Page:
Union Wants Cities to Dunk Mexican-Made Oreos

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By Jaclyn Diaz

Workers in Boston and Los Angeles city hall hankering for Oreo cookies might have to look beyond the office vending machine if a resolution by the Bakers union is adopted by their city councils.

The Bakery, Confectionery, and Tobacco Workers are asking city councils in 13 locations across the U.S. to pass a “No Buy Nabisco” resolution, Ron Baker, the union’s strategic campaign coordinator, told Bloomberg BNA May 18.

Under the resolution, the cities would stop purchasing Mexican-made Nabisco products with taxpayer dollars. The proposal would prevent the sale of those products on city property, by the city, through vendors operating on city property, and at city-sponsored events on or off government property.

The ban, if approved, would likely include cafeterias and vending machines at public schools, public universities and correctional facilities, Baker said, naming just a few city-run locations that could be affected. That means no Oreos, Honey Grahams, Ritz Crackers, Premiums, BelVita or Chips Ahoy snacks, which are products largely made in Nabisco’s Salinas, Mexico, facility, Baker said.

The union will start in Boston and continue in New York City and Los Angeles, Baker said. All 13 cities will be presented with the resolution by mid-June, he said.

“It’s a logical move to create pressure on the company,” Baker said. Major cities understand the effect of job losses by companies moving out of the U.S. for cheaper labor, and hopefully they will stand by the union, he said.

While the union has continually lambasted Mondelez for moving jobs out of the country, the company continues to invest heavily in the U.S. manufacturing industry, Laurie Guzzinati, a spokeswoman for Mondelez, told Bloomberg BNA May 18.

“Our commitment to the U.S. is strong and remains so,” she said.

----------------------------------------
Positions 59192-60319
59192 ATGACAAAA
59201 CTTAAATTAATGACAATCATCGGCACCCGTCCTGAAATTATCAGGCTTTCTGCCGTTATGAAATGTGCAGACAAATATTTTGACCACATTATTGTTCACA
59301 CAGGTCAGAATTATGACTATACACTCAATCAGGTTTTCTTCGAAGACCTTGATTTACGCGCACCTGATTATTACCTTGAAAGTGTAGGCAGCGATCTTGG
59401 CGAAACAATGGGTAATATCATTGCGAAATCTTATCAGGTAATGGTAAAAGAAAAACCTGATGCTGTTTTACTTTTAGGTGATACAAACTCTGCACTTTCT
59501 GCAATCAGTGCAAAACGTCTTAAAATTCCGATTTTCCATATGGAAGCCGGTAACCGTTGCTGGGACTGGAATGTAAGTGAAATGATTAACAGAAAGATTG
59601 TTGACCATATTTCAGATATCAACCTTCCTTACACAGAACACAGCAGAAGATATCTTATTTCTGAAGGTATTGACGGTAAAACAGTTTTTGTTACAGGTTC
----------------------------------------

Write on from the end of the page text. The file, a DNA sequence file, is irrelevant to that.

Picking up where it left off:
Chicago Lost 600 Jobs

The resolution is part of the union’s long-running campaign against Nabisco’s parent company, Mondelez International. In July 2015, Nabisco announced it would send 600 of the 1,200 jobs at its Chicago plant to the new location in Salinas. The workers in Chicago baked Oreo cookies.

Because no official filing from the union has been made, it would be inappropriate to speculate on the possible effect on Mondelez’s business or other implications, Guzzinati said.

Mondelez’s three other major manufacturing plants in the U.S. are in Fair Lawn, N.J., Richmond, Va., and Portland, Ore.

A representative for Boston City Council President Michelle Wu said no resolution has been presented to the council, but the office plans to follow the progress of this issue.

Some of Mondelez’s well-known snack brands are made in a few U.S. plants, but the concern is that more of those jobs will move out of the country, Baker said.

Production of Oreos and Mondelez’s other core products have dropped in the U.S. “Their plan, if not stopped now, will be to take most of their high volume and higher profit brands to Mexico resulting in subsequent closing of more U.S facilities,” he said.

To contact the reporter on this story: Jaclyn Diaz in Washington at jDiaz@bna.com

To contact the editors responsible for this story: Peggy Aulino at maulino@bna.com; Terence Hyland at thyland@bna.com; Christopher Opfer at copfer@bna.com

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